Ski Season

Today was my first ski of the season in the Arb, a nice session tooling around the only good snow in the Upper Arb. I was happy that my arms didn’t fall off, since this suggests that I might have a chance to get in decent skiing shape for the the City of Lakes Loppet. Having my arms fall off would have definitely impeded my ability to ski in the race.

Just as exciting is that tomorrow will see the culmination of the third Tour de Ski, a multi-stage cross-country ski race that is one of the two high points of the World Cup. I’ve blogged embarrassingly extensively on the Tour in previous years on my previous blogs and this year on the “Nordic Commentary Project” that I share with another ski fan. Suffice to say here that tomorow’s last event is the hardest one in skiing, a race up a steep ski hill, the Alpe Cermis, in northern Italy.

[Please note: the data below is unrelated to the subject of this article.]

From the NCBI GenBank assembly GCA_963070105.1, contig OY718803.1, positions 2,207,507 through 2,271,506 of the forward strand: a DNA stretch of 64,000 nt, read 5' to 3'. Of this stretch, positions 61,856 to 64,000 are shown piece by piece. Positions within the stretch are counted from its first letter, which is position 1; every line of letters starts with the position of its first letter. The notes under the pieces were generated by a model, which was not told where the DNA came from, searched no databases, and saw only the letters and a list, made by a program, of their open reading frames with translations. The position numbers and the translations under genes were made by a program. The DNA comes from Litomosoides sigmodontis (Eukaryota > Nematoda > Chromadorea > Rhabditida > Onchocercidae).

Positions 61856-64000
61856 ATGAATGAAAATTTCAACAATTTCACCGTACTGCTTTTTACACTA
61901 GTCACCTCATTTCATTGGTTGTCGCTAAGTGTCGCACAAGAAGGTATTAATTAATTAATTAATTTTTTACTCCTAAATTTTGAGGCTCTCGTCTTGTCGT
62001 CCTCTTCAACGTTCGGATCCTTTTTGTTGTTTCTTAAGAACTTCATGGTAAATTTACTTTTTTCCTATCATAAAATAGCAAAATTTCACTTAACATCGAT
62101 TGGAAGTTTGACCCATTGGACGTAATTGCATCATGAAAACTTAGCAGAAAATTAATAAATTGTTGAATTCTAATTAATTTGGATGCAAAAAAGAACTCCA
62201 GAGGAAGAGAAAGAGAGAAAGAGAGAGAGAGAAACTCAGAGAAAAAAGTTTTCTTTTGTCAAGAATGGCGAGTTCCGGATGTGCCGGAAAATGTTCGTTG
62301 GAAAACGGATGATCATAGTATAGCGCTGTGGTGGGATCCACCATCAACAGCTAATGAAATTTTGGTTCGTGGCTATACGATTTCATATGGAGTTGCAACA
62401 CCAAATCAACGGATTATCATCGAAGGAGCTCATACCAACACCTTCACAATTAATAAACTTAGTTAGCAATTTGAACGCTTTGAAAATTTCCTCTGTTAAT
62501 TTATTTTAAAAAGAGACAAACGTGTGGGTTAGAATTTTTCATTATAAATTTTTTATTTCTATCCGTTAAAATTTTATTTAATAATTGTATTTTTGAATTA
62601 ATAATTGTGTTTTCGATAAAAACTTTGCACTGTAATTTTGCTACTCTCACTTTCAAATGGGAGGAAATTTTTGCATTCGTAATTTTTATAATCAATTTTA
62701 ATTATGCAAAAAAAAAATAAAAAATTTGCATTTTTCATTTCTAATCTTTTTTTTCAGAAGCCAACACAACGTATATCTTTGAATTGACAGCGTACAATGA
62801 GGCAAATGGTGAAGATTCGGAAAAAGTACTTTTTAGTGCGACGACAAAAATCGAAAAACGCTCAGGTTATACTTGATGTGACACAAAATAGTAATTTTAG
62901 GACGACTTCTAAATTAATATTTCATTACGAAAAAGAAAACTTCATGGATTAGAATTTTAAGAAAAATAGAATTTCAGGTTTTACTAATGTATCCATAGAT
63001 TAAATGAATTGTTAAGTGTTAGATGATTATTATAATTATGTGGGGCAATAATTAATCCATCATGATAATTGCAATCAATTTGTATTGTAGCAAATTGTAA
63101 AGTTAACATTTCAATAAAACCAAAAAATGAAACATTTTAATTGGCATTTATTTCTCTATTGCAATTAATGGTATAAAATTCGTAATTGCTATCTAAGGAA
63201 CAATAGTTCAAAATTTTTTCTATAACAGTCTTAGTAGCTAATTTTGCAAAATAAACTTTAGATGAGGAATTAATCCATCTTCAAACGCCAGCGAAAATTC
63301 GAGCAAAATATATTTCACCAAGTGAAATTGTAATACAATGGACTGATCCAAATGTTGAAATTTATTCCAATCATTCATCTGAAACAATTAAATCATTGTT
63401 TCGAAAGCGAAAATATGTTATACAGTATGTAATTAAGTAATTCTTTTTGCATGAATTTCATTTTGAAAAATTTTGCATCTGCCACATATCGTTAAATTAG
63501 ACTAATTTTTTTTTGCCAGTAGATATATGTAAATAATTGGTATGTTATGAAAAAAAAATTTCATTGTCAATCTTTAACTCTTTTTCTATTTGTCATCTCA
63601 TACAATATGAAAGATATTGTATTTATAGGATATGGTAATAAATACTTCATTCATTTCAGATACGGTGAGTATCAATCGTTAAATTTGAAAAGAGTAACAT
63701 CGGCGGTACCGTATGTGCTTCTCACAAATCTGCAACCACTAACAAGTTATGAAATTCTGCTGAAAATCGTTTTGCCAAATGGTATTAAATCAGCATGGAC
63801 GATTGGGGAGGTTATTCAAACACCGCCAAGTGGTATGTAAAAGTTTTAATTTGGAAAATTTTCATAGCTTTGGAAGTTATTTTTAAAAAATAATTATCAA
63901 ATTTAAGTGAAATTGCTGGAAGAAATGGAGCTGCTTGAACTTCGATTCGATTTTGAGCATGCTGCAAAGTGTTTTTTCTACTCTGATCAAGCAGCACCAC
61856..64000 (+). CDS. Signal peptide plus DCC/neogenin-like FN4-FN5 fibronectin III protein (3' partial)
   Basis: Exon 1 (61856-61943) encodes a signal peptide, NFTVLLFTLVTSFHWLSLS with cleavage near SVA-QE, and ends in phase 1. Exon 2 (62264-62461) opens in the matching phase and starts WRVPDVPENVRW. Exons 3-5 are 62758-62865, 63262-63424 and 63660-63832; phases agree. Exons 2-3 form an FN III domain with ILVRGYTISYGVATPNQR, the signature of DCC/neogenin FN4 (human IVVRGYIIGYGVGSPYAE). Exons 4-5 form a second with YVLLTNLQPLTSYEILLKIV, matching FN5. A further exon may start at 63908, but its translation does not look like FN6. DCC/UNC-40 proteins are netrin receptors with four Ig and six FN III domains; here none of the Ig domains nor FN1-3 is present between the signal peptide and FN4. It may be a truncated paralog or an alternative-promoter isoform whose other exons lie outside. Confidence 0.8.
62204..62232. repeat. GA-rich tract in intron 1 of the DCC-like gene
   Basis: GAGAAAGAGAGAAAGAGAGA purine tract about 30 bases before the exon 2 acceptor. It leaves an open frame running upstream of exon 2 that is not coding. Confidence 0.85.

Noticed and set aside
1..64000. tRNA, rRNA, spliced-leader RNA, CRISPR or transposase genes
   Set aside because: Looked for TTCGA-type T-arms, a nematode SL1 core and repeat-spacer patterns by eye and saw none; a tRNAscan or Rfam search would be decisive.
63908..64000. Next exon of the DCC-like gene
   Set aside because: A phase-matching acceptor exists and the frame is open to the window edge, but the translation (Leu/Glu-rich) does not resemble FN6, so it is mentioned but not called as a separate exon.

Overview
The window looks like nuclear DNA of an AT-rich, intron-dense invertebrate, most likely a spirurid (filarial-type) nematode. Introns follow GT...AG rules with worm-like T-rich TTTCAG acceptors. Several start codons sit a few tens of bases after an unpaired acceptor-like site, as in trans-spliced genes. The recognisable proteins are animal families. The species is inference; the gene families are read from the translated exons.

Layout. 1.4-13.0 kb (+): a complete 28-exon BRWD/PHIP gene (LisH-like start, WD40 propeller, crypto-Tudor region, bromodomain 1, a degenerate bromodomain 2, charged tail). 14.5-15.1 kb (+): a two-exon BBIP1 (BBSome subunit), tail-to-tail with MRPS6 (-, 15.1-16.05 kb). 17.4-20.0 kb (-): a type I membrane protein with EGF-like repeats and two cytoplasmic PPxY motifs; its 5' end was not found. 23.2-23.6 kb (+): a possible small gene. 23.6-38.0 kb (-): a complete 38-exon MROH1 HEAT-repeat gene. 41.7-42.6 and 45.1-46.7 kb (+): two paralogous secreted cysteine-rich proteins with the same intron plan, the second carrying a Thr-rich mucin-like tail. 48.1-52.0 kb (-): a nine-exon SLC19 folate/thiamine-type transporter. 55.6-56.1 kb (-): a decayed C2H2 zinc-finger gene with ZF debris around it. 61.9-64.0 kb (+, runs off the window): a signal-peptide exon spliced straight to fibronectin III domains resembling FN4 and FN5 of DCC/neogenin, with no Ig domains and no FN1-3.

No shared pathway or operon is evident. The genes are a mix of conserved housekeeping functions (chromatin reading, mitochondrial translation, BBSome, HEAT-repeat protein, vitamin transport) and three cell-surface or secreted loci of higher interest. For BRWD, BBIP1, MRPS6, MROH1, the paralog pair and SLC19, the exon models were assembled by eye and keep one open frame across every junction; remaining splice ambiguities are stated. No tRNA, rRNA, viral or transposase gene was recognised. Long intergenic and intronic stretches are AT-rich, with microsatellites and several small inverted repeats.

Here’s the overall stage, 9k for women and 10k for men:

Final Climb Profile
Final Climb Stage Profile

Here’s the big climb itself:

Final Climb up Alpe Cermis
Final Climb up Alpe Cermis

The first man and the first woman to the top of the Alpe Cermis are the respective winners of the Tour de Ski. Last year’s race was good, but not as good as this year promises to be: for the first time, both the men’s and the women’s titles are up for grabs. I can’t wait to see what happens. (And I can actually see it this year: NBC’s “Universal Sports” service is webcasting the men’s and women’s Final Climbs shortly after the races end.)

CoLLing Me

City of Lakes Loppet

Today, there is exactly one month until the City of Lakes Loppet ski race in Minneapolis. I skied – and enjoyed – the CoLL last year, enough that I asked for the entry fee (and some discretionary time for training) as my Christmas gift last week.

My goal for the 2009 race is simple: go faster than last year, when I finished in 1:48. If I can cut ten minutes off my time, I’ll be pleased. Doing that should be good enough to move into places that will be the high 200s overall (last year, I finished in 322nd place overally, 297th among men) and maybe high teens in my age group (where I was 26th).

Compared to last year, I’m substantially more fit, though I’ve had much less time on snow. I hope to fix the latter problem in the next month by skiing on anything this side of crushed ice.